I'm not sure what you mean here. For example, if a struggle developed against the job losses in the health service, everyone - from Tony Blair to the Tories - and all left groups, rank and file groups, etc, would take a position about the prospects for such a struggle, what healthworkers can do, and what solidarity work is possible. It that sense, all would attempt to offer some sort of lead and/or direction. Why is that a problem? Or have I not understood your post?

Pat

mk12
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May 8 2006 09:56
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It that sense, all would attempt to offer some sort of lead and/or direction. Why is that a problem? Or have I not understood your post?

I don't think having a view on what the workers could do, and discussing these proposals with the workers, is trying to 'direct' the struggle. I believe, unfortuntaly, some parties on the left try to take control of struggles and broader groups in order to control and direct them. I'm sure you'd agree with that. That's what Pannekoek was arguing against I believe - the need for ONE party to attempt to became the representative of the whole class.

Pat
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May 8 2006 14:34

If Pannekoek was arguing against left groups parachuting in to a struggle in order to recruit to their organisation rather than build the struggle - then I'm with Pannekoek. That kind of opportunism and sectarianism has been, and is, too typical of sections of the left - it gives the left a bad name, and it is to be opposed. I don't think that is in dispute in this thread. It strikes me that Pannekoek was arguing something else though, more of which another time.

But if, say, I was a steward at Peugeot, I might be arguing for industrial action across Peugeot to defend jobs, and calling for solidarity from the labour and trade union movement. In effect, I would be trying to 'direct' the struggle. I'm not sure what would be wrong with that.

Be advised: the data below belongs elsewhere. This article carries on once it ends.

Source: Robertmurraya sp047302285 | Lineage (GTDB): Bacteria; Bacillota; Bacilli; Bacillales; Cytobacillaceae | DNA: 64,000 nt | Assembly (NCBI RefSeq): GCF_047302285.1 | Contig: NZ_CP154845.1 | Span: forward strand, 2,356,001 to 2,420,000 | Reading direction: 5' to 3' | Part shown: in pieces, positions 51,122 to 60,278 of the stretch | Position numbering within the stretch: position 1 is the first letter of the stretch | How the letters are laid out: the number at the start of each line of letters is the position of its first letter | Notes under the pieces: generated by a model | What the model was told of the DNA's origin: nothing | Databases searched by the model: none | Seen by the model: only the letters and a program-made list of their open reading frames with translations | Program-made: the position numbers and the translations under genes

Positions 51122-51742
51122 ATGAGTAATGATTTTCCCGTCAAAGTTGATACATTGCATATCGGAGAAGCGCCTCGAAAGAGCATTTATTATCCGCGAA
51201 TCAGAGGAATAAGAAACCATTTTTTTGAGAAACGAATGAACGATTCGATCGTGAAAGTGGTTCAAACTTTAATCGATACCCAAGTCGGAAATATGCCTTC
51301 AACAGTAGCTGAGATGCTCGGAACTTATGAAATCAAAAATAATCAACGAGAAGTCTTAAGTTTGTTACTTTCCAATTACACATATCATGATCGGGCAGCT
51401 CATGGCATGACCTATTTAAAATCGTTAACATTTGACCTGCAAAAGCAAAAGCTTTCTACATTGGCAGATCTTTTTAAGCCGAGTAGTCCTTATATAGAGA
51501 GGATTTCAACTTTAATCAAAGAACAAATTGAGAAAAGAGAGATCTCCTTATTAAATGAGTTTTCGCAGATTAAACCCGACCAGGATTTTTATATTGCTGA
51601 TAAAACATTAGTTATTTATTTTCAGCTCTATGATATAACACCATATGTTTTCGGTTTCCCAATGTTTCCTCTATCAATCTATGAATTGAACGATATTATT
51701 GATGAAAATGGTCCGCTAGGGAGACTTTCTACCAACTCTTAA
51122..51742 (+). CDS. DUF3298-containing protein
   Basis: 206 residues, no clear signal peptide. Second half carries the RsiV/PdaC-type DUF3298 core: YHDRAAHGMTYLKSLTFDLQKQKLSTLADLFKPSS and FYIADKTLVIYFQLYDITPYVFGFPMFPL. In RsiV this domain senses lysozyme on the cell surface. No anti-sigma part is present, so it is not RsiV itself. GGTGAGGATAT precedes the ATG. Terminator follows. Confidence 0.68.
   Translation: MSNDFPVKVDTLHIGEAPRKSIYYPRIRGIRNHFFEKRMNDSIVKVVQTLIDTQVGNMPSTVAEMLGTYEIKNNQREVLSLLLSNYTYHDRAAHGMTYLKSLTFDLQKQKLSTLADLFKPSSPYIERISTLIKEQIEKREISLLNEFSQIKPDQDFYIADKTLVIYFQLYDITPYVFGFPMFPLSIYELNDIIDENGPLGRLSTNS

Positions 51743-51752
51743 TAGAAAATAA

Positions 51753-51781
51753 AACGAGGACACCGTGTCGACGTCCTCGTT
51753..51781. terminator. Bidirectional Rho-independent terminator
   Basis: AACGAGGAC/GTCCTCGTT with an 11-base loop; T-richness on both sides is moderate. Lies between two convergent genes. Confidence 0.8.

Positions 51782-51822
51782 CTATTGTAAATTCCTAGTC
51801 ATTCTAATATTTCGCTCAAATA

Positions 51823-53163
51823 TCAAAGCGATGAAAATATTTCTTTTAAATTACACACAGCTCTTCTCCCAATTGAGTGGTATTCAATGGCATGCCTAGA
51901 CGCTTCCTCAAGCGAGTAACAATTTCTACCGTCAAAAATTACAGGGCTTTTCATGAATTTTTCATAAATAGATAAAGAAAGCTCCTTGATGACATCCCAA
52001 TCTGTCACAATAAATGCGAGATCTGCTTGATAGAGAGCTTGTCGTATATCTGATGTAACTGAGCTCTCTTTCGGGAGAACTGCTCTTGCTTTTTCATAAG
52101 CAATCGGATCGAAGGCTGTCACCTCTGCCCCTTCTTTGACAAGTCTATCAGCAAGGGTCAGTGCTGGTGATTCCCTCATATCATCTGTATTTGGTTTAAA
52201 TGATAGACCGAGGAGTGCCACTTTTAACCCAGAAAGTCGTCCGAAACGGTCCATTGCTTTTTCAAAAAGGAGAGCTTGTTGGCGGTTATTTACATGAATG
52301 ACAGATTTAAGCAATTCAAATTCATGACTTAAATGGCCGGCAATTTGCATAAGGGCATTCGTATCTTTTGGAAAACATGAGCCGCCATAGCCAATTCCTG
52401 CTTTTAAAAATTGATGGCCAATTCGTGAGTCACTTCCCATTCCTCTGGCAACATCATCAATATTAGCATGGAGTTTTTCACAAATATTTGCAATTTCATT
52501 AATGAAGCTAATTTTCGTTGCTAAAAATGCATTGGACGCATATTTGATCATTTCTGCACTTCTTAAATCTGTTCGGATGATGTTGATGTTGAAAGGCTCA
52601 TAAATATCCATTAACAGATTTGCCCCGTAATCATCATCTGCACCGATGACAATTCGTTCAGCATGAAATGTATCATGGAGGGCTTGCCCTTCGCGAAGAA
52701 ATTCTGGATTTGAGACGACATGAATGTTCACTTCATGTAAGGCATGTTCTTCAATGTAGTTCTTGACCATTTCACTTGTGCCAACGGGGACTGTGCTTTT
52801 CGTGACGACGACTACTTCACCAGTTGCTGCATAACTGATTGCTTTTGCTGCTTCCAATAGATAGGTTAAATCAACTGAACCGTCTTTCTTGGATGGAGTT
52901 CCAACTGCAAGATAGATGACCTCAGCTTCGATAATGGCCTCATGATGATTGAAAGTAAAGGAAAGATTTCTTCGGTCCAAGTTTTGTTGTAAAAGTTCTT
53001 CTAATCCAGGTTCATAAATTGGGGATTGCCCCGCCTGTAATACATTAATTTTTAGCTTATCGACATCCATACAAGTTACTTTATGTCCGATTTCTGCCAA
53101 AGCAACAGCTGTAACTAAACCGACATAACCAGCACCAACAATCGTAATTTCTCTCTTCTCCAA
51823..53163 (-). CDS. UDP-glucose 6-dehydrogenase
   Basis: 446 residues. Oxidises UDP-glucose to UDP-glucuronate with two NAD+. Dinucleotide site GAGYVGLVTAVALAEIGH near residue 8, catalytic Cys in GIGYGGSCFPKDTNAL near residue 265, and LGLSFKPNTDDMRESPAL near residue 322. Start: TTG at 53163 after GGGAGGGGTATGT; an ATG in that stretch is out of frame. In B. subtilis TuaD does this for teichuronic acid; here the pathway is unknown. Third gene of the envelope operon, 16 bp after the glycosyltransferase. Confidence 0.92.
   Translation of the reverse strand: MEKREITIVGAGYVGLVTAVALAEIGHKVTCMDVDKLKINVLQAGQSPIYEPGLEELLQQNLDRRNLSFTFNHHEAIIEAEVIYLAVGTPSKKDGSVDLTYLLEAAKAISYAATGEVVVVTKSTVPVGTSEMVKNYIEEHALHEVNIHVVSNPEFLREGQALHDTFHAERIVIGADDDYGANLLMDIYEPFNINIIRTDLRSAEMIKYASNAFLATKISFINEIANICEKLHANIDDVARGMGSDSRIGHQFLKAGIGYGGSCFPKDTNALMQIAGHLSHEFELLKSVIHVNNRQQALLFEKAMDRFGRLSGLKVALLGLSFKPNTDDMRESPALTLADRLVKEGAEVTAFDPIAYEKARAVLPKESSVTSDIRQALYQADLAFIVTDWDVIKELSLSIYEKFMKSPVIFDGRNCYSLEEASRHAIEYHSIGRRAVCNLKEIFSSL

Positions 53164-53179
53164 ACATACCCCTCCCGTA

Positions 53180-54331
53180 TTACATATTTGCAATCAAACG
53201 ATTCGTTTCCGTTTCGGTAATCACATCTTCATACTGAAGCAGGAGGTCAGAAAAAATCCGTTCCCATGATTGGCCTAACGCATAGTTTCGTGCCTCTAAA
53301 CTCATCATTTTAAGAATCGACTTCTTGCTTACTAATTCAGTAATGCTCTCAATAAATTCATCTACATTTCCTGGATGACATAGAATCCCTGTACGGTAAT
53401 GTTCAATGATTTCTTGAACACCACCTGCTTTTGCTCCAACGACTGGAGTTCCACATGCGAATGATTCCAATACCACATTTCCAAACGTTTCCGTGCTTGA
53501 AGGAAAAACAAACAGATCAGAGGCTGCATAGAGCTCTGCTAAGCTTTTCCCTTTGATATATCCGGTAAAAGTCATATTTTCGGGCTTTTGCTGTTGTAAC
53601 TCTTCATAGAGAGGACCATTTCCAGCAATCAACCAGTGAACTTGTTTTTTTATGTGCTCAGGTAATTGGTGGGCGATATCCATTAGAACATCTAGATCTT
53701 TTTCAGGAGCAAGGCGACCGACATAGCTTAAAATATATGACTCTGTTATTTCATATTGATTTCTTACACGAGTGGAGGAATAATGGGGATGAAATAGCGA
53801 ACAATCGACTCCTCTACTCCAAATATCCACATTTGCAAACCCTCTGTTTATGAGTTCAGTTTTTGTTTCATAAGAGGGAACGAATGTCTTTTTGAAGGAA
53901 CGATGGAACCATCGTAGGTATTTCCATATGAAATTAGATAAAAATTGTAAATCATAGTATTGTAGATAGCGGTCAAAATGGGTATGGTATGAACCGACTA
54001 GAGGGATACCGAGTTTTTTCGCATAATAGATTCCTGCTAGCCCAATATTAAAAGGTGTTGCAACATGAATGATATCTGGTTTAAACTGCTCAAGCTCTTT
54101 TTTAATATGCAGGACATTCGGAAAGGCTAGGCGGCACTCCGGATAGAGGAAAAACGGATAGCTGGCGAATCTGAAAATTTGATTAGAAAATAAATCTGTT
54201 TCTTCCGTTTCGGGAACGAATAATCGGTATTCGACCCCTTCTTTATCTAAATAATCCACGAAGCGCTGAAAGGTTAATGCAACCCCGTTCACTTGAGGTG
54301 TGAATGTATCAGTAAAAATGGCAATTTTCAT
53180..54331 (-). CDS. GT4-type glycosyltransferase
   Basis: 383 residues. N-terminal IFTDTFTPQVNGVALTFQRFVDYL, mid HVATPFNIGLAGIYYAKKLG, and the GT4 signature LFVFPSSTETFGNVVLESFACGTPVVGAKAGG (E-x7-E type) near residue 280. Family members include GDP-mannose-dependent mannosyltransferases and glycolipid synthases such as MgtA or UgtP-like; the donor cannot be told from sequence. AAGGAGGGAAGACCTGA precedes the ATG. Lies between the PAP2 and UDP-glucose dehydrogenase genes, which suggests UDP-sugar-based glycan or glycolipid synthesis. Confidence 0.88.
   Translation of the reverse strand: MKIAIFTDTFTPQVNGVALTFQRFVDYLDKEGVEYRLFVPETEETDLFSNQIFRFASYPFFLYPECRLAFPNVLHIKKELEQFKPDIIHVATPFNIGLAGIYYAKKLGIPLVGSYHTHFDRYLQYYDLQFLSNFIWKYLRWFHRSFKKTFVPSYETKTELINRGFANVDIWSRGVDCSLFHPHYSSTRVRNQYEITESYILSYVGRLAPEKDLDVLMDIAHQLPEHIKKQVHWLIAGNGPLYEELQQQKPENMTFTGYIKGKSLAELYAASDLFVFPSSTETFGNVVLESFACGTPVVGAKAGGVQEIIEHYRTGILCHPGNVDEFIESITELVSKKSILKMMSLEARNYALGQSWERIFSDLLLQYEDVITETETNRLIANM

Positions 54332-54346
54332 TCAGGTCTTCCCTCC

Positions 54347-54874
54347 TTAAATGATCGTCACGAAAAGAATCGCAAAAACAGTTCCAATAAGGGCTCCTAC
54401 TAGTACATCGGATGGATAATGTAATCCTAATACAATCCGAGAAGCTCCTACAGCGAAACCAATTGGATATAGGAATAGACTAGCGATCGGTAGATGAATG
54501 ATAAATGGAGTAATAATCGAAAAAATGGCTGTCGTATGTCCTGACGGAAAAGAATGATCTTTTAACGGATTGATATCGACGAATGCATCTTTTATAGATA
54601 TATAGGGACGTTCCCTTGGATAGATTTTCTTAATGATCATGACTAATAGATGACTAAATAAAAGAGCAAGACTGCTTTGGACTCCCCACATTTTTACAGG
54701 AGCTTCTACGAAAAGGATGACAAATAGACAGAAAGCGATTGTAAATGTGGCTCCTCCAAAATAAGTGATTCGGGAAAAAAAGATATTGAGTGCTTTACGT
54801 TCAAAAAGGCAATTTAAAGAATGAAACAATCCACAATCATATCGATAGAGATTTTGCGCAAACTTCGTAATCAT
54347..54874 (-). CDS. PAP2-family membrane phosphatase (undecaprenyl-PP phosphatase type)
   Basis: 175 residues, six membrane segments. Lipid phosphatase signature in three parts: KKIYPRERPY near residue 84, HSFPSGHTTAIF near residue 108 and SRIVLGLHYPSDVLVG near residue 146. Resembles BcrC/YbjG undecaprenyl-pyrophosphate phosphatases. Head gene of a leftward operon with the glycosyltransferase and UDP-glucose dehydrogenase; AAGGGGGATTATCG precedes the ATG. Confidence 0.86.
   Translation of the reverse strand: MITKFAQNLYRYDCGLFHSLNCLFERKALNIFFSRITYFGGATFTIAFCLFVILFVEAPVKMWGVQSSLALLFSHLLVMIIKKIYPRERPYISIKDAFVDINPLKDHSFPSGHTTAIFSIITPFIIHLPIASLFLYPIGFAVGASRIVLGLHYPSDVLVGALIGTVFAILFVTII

Pat

mk12
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May 8 2006 14:47

But you're a steward at Peugeot, you're part of that factory. You are simply a worker with a view on what to do. So when Pannekoek argues that 'the workers are not to adopt party's slogans' because the workers in this or that dispute should decide themselves, he is referring to the workers at Peugeot.

I don't fully agree with him on the 'slogan' thing, as I said. I interpret his article as criticising the "left groups parachuting in to a struggle in order to recruit to their organisation rather than build the struggle," as you said. I always believes he may be criticising those who have perfectly coherent formulas, already written out (some trotskyist groups have done this). He believes in the workers' own self-organisation, rather than them placing their trust in this or that party which will 'represent' them - social-democratic or Leninist.

Pat
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May 8 2006 17:25

'But you're a steward at Peugeot, you're part of that factory. You are simply a worker with a view on what to do. So when Pannekoek argues that 'the workers are not to adopt party's slogans' because the workers in this or that dispute should decide themselves, he is referring to the workers at Peugeot.'

But what if I wasn't simply a worker? What if I was one of a dozen supporters of a left group who worked at Peugeot? And what if our group's slogan was 'occupy the factory!'.

My group would be trying to 'direct' the struggle.

Is that wrong in principle?

Pat

mk12
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May 8 2006 19:35

Are you trying to take control of the struggle? Or are you simply putting forward your view, to enter into debate?

Pat
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May 8 2006 20:34

'Are you trying to take control of the struggle? Or are you simply putting forward your view, to enter into debate?'

Neither. I'm trying to give a hypothetical example of how socialists relate to struggle. It just strikes me that if you are an activist at Peugeot right now you would be putting forward a strategy to stop the redundancies. I would argue that such a strategy has to involve the workforce in that decision making, through the existing workplace union structures, or something better than that if the existing structures are insufficient.

So the workers would control the struggle after the debate had taken place.

Pat

mk12
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May 9 2006 11:38

I don't know if Pannekoek would agree with that (i think he would?), but I don't see anything wrong with that. You are acting part of the class, entering into the discussion. You're not outside the class, trying to bring 'consciousness' to them.

It seems that the differences between Pannekoek and Lenin (for example) are mainly around why a group acts in the way it does - to assist and help the independent struggle of the workers, or to recruit to the party which can then struggle for power. Obviously in 2006 Britain, this Pannekoek-Lenin debate isn't entirely relevant. Hopefully it will be some day.